Committee formally invites Meredith to appear

Sen. Don Meredith plans to appear before the Senate ethics committee

TORONTO — Embattled Sen. Don Meredith plans to appear before the Senate ethics committee next week although it’s not yet clear how he will do that, his lawyer said Tuesday.

In an interview, Bill Trudell said Meredith, under fire for his sexual relationship with a teenager, could appear via video or teleconference on April 4.

“The Senate (committee) announced this morning that they’ve invited him to appear,” Trudell said. “He will be honouring the invitation, but in what form is to be determined given concerns, shared by me, about his health.”

The married senator is currently on sick leave following a damning report by the Senate ethics officer on his affair with a teenager. Among other things, the report found he had abused his position.

The five-member ethics panel formally invited Meredith to attend the meeting next week to “provide him with an opportunity to be heard by the committee,” according to a public notice that gave no further details of the hearing.

In addition, the committee was set to meet in camera on Wednesday to consider the report by ethics officer Lyse Ricard, who said Meredith had sex with the young woman known only as Ms. M. Although he had taken some rehabilitative steps — among them praying and marital counselling — and had proposed further measures, they weren’t sufficient, she found.

“I have concluded that while they may have some salutary effects and may help prevent further breaches of this nature by Sen. Meredith, the remedial measures he has proposed do not remedy the harm that his actions have caused to the office of Senator and the institution of the Senate,” Ricard said.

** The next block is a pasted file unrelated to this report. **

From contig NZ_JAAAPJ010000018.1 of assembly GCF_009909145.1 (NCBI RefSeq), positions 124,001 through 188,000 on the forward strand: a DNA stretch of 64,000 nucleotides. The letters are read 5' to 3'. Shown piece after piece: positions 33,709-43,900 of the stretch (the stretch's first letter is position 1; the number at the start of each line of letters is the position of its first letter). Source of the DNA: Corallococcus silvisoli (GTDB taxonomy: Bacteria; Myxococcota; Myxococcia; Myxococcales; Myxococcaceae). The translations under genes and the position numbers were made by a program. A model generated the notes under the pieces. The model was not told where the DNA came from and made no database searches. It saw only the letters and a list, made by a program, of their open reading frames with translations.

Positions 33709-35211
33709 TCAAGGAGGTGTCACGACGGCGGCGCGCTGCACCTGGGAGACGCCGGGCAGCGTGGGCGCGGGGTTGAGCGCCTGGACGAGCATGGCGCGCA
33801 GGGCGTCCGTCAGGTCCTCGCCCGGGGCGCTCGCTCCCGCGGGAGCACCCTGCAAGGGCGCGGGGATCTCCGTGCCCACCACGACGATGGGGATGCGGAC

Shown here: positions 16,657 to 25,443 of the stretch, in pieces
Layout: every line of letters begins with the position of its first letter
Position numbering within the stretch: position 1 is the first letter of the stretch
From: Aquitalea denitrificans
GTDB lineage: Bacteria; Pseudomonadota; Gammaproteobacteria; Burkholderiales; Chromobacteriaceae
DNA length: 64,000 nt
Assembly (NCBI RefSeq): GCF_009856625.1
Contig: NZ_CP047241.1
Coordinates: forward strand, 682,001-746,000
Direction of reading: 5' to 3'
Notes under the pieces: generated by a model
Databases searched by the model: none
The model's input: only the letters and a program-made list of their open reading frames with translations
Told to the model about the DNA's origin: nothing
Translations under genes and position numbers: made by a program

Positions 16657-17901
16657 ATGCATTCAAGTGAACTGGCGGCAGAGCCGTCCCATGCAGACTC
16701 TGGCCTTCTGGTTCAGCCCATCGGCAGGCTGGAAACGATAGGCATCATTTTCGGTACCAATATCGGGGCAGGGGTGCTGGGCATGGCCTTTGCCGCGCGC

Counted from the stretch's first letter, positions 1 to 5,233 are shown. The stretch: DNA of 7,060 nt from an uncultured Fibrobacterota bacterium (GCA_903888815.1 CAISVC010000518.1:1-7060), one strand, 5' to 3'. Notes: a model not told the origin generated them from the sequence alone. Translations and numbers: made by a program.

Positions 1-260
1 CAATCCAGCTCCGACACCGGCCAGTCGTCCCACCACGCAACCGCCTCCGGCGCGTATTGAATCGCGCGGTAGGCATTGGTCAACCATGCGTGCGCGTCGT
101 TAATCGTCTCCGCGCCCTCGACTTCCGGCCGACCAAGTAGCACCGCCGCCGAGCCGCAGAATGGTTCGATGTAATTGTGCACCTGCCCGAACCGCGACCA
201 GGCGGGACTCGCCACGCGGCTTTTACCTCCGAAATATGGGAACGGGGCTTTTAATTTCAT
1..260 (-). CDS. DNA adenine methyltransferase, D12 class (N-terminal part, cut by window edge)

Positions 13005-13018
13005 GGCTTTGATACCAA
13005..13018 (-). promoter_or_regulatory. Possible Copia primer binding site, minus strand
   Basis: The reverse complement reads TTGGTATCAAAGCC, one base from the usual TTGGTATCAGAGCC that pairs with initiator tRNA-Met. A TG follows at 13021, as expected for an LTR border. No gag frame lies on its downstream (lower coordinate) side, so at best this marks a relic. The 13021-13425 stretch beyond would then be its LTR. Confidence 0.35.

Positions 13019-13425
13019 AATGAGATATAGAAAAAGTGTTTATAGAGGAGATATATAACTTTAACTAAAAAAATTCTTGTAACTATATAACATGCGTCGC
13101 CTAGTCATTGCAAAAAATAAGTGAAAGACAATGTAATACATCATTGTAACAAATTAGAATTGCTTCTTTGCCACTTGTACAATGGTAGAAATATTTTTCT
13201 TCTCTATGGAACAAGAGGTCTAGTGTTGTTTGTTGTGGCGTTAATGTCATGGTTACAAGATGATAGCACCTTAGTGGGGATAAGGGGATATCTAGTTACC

In Ottawa Tuesday, Sen. Anne Cools called Ricard’s report “an opinion,” not a conclusion, and said at this point she would not be “joining a lynch mob” by voting to expel her beleaguered colleague as many want to see happen.

“I don’t think we go after people’s personal morality,” Cools said. “At the end of the day, it remains a personal moral question.”

Meredith has spoken publicly only once and has otherwise dropped out of sight since Ricard’s report almost three weeks ago.

In an interview with The Canadian Press, he repeatedly apologized and begged forgiveness for what he called his “moral failing” in pursuing the affair with the teenager. He also said he had taken an indefinite leave of absence for health reasons under doctor’s orders.

Several senators and other politicians have called on him to resign or be fired on the grounds that he has disgraced the office — although it’s not completely clear whether the Senate has the authority to give him the boot as at least one lawyer close to the case said it does.

While Cools said the “whole thing is disastrous and indeed unfortunate,” she also said she was keeping an open mind and that Meredith must be treated fairly and given due process.

Another senator, Doug Black, said Tuesday there was a “very real question” as to whether Meredith had the legitimacy to keep his job given his “reprehensible” behaviour. At the same time, Black said he would be “heavily guided” by what the ethics committee recommends to the Senate about what should happen.

“I know where Canadians are on this, I know where my constituency is on this, but it’s important that every decision that I take…is considered,” Black said. “If you rush to a decision, you can repent at leisure.”

While Meredith, who is black, said initially that he believed racism had played a role in the scandal, Trudell distanced himself from that position, saying it wasn’t an issue. The lawyer also said he thought an “otherwise good man” had made a “huge mistake.”

— with files from Lina Dib and Mylene Crete in Ottawa.

Colin Perkel, The Canadian Press

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